Alkylphosphocholines induce apoptosis in HL-60 and U-937 leukemic cells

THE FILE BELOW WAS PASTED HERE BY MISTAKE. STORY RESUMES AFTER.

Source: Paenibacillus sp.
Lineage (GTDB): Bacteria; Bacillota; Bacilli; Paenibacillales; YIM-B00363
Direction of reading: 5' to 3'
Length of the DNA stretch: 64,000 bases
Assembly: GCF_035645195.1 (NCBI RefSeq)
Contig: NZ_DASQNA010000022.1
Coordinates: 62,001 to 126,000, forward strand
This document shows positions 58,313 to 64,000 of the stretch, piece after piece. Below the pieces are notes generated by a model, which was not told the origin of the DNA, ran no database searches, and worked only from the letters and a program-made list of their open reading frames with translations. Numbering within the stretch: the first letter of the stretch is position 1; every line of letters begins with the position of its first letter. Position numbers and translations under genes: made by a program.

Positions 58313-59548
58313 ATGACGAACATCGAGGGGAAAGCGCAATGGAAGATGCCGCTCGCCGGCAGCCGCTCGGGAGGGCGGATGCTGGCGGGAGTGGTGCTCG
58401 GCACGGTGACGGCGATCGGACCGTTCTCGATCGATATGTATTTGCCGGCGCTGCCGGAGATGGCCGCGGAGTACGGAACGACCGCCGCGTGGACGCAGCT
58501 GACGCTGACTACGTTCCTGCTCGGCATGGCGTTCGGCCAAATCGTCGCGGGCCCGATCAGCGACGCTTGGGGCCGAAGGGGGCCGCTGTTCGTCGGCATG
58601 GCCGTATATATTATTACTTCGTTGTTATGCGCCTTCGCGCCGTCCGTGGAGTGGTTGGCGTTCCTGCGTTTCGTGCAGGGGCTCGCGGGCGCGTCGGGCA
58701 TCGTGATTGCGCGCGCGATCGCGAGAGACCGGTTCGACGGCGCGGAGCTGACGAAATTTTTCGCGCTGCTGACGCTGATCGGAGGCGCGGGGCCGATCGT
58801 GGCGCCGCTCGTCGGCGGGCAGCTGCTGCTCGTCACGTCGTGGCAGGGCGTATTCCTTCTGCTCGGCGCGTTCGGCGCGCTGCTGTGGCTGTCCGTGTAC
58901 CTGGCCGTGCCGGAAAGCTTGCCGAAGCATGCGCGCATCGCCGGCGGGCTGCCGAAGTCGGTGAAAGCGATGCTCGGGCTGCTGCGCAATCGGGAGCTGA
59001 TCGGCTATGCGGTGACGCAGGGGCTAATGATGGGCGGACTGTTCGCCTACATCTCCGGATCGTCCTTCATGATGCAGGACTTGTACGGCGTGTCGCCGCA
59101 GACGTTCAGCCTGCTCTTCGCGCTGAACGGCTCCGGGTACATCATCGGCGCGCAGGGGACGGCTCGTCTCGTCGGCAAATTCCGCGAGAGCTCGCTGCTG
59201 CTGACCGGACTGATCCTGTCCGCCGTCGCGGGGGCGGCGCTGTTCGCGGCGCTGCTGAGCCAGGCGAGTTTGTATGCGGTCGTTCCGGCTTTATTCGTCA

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Alkylphosphocholines (APC) represent a new group of ether-lipid-related compounds with remarkable activity against transformed cells in vitro and good tolerability in vivo. Their mechanism of action remains unknown. The aim of the present study was to investigate the effects of a series of APC on three human leukemic cell lines: K-562, HL-60, and U-937. The tetrazolium dye-reduction (MTT) assay and cell counting were used to determine the cytotoxicity of the APC used. DNA gel electrophoresis and enzyme-linked immunosorbent assay (ELISA) detection of oligonucleosomes were performed to identify and quantify DNA fragmentation. Electron and phase-contrast microscopy were used to detect morphologic changes specific for programmed cell death. HL-60 and U-937 cells were found to be sensitive, but K-562 cells were relatively resistant to APC exposure. APC with long alkyl chains exerted stronger cytotoxicity than did those with short alkyl chains. DNA fragmentation was found after treatment with APC in HL-60 and U-937 cells but not in K-562 cells. In HL-60 cells the increase in mono- and oligonucleosome formation as measured by ELISA was correlated with the length of the alkyl chains at 14 h of exposure to APC but plateaued at 20 h. The morphologic alterations in HL-60 and U-937 cell lines, such as cell shrinkage, chromatin condensation, and formation of apoptotic bodies, confirmed the induction of apoptosis after APC exposure. It is concluded that programmed cell death plays an important role in the cytotoxicity of APC against certain human leukemic cell lines. The antineoplastic profiles of APC with long alkyl chains render them attractive for further therapeutic application.
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